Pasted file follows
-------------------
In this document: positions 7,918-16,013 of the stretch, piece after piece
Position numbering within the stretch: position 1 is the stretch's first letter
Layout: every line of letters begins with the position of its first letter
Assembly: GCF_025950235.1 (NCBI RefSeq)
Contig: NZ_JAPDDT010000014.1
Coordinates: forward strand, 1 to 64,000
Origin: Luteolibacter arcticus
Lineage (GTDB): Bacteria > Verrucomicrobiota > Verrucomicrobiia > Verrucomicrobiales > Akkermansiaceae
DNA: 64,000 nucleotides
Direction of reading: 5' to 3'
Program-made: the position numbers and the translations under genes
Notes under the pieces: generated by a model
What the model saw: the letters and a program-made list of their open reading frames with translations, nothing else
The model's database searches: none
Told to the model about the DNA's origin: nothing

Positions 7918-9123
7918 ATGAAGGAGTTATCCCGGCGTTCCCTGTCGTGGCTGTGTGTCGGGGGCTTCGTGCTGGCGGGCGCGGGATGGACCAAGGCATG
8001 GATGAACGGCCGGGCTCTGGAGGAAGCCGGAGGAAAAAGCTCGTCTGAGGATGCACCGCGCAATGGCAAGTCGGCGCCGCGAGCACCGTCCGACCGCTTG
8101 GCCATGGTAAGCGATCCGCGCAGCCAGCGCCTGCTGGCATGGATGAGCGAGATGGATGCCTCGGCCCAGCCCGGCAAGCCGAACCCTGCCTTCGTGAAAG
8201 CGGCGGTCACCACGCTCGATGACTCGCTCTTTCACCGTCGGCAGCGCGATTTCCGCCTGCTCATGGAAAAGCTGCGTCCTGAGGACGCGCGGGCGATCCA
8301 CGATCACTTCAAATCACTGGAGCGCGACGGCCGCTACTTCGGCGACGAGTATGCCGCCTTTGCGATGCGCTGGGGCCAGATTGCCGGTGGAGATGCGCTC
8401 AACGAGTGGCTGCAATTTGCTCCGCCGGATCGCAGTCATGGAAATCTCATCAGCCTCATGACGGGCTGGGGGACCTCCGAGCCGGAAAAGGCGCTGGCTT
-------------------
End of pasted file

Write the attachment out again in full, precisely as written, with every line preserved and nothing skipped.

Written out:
In this document: positions 7,918-16,013 of the stretch, piece after piece
Position numbering within the stretch: position 1 is the stretch's first letter
Layout: every line of letters begins with the position of its first letter
Assembly: GCF_025950235.1 (NCBI RefSeq)
Contig: NZ_JAPDDT010000014.1
Coordinates: forward strand, 1 to 64,000
Origin: Luteolibacter arcticus
Lineage (GTDB): Bacteria > Verrucomicrobiota > Verrucomicrobiia > Verrucomicrobiales > Akkermansiaceae
DNA: 64,000 nucleotides
Direction of reading: 5' to 3'
Program-made: the position numbers and the translations under genes
Notes under the pieces: generated by a model
What the model saw: the letters and a program-made list of their open reading frames with translations, nothing else
The model's database searches: none
Told to the model about the DNA's origin: nothing

Positions 7918-9123
7918 ATGAAGGAGTTATCCCGGCGTTCCCTGTCGTGGCTGTGTGTCGGGGGCTTCGTGCTGGCGGGCGCGGGATGGACCAAGGCATG
8001 GATGAACGGCCGGGCTCTGGAGGAAGCCGGAGGAAAAAGCTCGTCTGAGGATGCACCGCGCAATGGCAAGTCGGCGCCGCGAGCACCGTCCGACCGCTTG
8101 GCCATGGTAAGCGATCCGCGCAGCCAGCGCCTGCTGGCATGGATGAGCGAGATGGATGCCTCGGCCCAGCCCGGCAAGCCGAACCCTGCCTTCGTGAAAG
8201 CGGCGGTCACCACGCTCGATGACTCGCTCTTTCACCGTCGGCAGCGCGATTTCCGCCTGCTCATGGAAAAGCTGCGTCCTGAGGACGCGCGGGCGATCCA
8301 CGATCACTTCAAATCACTGGAGCGCGACGGCCGCTACTTCGGCGACGAGTATGCCGCCTTTGCGATGCGCTGGGGCCAGATTGCCGGTGGAGATGCGCTC
8401 AACGAGTGGCTGCAATTTGCTCCGCCGGATCGCAGTCATGGAAATCTCATCAGCCTCATGACGGGCTGGGGGACCTCCGAGCCGGAAAAGGCGCTGGCTT